The Department of Motor Vehicles has long been the poster child for government inefficiency. When we rail against government, often it’s about or because of our experiences with DMV.
Far removed from direct input of the people — despite being perhaps the most visible and having the most in-person engagement with the general public of any local government organization — it’s an agency that traditionally has worked for and not with those outside of the bureaucracy.
But it doesn’t have to be that way.
In an age of open communities, asynchronous collaboration and iterative mindsets, anyone — be it the person on the street or the lifelong bureaucrat — can play a role in changing how government works, especially when there’s a home for it.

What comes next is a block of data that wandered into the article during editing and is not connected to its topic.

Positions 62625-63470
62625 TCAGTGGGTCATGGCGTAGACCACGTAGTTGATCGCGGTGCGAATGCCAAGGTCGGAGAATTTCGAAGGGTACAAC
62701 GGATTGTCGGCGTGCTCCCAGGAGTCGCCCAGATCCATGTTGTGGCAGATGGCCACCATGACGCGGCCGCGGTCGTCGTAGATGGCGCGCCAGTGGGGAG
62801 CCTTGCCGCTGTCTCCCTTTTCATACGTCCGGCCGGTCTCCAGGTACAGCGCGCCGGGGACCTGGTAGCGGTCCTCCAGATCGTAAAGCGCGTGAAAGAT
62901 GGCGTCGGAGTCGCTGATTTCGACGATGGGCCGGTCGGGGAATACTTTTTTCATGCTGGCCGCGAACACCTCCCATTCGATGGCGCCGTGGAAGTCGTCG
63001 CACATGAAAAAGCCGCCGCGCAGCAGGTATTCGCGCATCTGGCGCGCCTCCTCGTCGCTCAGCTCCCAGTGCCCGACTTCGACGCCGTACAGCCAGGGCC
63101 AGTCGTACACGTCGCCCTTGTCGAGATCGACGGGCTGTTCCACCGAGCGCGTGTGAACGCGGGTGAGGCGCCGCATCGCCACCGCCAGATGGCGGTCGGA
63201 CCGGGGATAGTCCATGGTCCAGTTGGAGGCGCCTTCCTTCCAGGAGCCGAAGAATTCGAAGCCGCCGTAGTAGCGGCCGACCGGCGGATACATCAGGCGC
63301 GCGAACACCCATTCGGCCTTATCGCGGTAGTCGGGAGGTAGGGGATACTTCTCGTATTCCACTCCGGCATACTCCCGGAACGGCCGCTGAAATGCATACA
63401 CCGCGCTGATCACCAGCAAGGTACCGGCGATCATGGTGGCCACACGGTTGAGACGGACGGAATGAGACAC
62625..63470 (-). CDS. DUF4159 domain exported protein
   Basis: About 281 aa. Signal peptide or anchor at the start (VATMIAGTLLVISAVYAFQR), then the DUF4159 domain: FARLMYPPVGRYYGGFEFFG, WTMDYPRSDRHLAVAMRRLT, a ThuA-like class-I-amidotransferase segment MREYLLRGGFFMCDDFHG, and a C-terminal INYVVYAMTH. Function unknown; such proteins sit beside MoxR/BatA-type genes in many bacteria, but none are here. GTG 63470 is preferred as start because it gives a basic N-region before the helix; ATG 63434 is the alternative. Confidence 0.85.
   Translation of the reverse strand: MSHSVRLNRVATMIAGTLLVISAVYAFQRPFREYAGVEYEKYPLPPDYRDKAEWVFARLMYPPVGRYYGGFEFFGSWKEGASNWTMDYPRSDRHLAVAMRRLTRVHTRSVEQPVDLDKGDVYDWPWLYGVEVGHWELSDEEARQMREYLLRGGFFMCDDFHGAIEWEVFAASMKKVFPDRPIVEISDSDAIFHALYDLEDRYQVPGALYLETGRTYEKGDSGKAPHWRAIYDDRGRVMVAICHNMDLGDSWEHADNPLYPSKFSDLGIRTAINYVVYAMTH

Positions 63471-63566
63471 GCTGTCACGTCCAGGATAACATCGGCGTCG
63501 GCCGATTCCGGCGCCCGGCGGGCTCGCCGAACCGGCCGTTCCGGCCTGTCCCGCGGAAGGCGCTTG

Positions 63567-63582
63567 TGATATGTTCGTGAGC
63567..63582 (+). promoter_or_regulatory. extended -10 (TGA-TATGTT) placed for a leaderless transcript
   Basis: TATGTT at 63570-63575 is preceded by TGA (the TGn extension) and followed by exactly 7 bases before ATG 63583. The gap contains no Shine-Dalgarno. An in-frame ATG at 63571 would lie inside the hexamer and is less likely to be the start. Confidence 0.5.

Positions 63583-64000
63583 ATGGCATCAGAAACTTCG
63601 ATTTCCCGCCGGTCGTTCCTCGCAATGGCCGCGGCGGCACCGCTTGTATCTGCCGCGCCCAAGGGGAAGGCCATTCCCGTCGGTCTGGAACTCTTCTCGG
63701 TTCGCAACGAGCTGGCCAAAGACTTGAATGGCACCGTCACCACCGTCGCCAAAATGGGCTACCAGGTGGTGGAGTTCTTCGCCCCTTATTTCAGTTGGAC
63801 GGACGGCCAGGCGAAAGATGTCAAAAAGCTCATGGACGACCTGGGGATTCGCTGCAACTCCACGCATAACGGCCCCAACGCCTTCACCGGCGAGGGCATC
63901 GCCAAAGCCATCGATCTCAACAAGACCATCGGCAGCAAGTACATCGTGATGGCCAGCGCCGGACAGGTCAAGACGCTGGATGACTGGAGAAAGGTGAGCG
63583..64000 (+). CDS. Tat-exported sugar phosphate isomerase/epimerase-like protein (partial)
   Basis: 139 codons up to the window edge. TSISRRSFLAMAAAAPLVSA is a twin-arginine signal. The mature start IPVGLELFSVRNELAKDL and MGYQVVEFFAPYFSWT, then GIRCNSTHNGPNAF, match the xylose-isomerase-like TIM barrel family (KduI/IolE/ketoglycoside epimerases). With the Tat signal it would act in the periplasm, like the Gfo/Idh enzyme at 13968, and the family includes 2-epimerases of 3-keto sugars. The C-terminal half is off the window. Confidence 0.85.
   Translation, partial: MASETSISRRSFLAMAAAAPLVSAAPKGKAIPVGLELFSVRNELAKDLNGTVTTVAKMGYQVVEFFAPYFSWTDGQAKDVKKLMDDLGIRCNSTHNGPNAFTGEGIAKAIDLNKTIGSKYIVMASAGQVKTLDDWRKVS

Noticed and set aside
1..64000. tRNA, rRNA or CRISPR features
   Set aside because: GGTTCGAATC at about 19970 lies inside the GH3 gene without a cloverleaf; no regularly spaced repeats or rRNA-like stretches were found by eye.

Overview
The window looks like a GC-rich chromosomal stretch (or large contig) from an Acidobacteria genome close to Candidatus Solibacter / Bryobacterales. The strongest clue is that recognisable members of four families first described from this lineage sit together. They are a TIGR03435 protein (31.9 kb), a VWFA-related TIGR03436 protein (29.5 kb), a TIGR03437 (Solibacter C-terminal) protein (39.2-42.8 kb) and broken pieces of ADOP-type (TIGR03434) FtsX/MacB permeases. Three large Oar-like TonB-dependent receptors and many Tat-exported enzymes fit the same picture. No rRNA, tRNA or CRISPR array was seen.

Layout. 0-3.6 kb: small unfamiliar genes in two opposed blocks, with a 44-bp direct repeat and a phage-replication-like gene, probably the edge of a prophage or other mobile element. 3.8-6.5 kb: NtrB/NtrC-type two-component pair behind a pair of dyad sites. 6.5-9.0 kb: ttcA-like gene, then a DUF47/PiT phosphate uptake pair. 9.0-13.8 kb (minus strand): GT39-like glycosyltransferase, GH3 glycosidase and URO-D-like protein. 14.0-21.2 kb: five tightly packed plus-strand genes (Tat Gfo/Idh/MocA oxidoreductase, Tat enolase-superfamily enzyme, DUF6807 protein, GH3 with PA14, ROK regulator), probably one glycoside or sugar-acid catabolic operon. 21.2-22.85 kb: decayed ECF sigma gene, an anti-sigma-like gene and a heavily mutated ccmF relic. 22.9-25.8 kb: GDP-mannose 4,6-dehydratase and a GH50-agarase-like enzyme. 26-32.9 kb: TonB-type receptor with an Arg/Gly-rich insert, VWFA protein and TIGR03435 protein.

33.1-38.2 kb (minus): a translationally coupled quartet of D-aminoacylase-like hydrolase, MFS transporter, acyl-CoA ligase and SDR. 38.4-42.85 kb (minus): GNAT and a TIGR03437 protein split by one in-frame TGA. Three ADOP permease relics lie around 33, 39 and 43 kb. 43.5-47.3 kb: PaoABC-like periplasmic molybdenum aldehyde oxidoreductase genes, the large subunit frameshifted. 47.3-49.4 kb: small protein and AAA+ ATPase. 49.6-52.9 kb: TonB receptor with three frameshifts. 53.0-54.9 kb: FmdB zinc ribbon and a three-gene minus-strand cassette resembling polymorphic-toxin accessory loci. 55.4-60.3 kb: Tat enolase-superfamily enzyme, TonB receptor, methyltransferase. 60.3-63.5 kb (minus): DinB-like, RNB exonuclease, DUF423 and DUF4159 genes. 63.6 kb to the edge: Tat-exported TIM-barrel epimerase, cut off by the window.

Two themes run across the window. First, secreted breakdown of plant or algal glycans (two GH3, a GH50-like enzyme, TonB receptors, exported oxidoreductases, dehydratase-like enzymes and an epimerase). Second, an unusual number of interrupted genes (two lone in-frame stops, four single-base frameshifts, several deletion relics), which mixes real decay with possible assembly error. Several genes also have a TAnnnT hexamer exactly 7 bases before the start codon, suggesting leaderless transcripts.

To this end, a small group of civic-minded designers and technologists have started CivicDMV, “a community project working to re-imagine the Department of Motor Vehicles.”
We’ll work on various projects, such as writing and analyzing current DMV efforts throughout the United States and prototyping new ideas, such as what we’ve started to do with the prototype DMV website.
We will be inclusive, empathetic and highly collaborative. If you’re working inside of DMV, we’d love to learn about your issues and what open projects we can develop to help solve them. If you’ve ever experienced DMV in any form and have ideas on how it can be made better, we want to hear from you.
If you’re interested in re-imagining DMV, join the CivicDMV Slack community and share your ideas. As with any open community, we want to keep it fluid, asynchronous and iterative, allowing for folks to work on areas that are of interest to them, leveraging like-minded DMV enthusiasts to support and collaborate with.
We’ll document our work in the CivicDMV handbook, where you can learn how we operate, what we’re working on, and how you can get involved.
You can connect with CivicDMV on Slack, Medium, Twitter and GitHub.
If you’re interested in playing in the sandbox to re-imagine DMV, learn more at civicdmv.org.